Like the year 1929, history will remember the year 2001 as one of failed companies, market disruption, and scandalous allegations. Enron Corp. (Enron) and WorldCom Inc. (WorldCom) exemplify the pattern of corporate greed that emerged. Enron and WorldCom rank among the largest American companies and sat atop the stock market until the discovery of massive accounting irregularities.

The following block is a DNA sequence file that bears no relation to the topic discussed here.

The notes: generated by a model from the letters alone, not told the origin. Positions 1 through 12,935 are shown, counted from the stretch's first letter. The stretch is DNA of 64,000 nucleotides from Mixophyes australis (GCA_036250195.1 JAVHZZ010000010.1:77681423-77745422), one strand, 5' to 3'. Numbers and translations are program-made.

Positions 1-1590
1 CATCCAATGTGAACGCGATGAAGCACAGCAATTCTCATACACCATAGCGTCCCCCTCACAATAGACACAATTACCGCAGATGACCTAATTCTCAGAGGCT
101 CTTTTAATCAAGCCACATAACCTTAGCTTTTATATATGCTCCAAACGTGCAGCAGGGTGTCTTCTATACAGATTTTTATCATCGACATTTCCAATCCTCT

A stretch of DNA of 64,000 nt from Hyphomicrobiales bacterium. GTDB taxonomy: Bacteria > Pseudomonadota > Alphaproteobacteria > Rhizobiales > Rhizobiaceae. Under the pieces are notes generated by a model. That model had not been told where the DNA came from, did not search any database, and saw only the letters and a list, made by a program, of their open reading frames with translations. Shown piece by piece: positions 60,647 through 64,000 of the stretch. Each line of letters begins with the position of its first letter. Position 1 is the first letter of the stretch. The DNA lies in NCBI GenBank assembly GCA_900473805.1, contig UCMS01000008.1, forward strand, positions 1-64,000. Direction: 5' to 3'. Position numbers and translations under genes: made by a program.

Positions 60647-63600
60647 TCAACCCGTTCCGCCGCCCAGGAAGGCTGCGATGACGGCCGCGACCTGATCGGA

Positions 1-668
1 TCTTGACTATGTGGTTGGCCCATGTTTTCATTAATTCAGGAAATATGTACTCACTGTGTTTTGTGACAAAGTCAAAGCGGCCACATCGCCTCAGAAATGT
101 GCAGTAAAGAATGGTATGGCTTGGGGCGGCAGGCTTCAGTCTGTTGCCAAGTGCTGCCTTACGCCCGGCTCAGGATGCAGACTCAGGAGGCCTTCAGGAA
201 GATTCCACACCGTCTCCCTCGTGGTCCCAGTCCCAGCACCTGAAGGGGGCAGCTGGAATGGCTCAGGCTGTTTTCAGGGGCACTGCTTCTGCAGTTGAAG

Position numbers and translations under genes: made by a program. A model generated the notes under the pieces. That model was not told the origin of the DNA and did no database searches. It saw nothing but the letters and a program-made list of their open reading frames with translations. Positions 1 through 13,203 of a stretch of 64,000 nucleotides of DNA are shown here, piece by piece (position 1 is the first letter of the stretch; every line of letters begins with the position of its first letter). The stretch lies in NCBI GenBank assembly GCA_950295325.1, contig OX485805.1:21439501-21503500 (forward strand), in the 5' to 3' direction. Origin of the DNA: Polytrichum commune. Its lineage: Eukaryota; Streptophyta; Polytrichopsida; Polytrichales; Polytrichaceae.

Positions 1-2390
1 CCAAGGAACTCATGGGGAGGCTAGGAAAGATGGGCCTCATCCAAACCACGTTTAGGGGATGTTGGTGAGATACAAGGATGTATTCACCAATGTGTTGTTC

As Federal Reserve Chairman Alan Greenspan observed, in recent years, stock market players shifted focus from dividend yields to corporate earnings. While Enron and WorldCom reported impressive revenues, the reports also contained hidden clues to the true state of affairs. Enron boosted revenues to $101 billion by including revenue figures of partnership ventures and inflated estimates of contract values.7 The comparatively paltry profit figure of $6.3 billion reflects the exclusion of the partnerships’ liabilities from Enron’s balance sheet.8 At WorldCom, employees discovered a trail of phony transactions amounting to over $7 billion in improper revenue shifting. . . .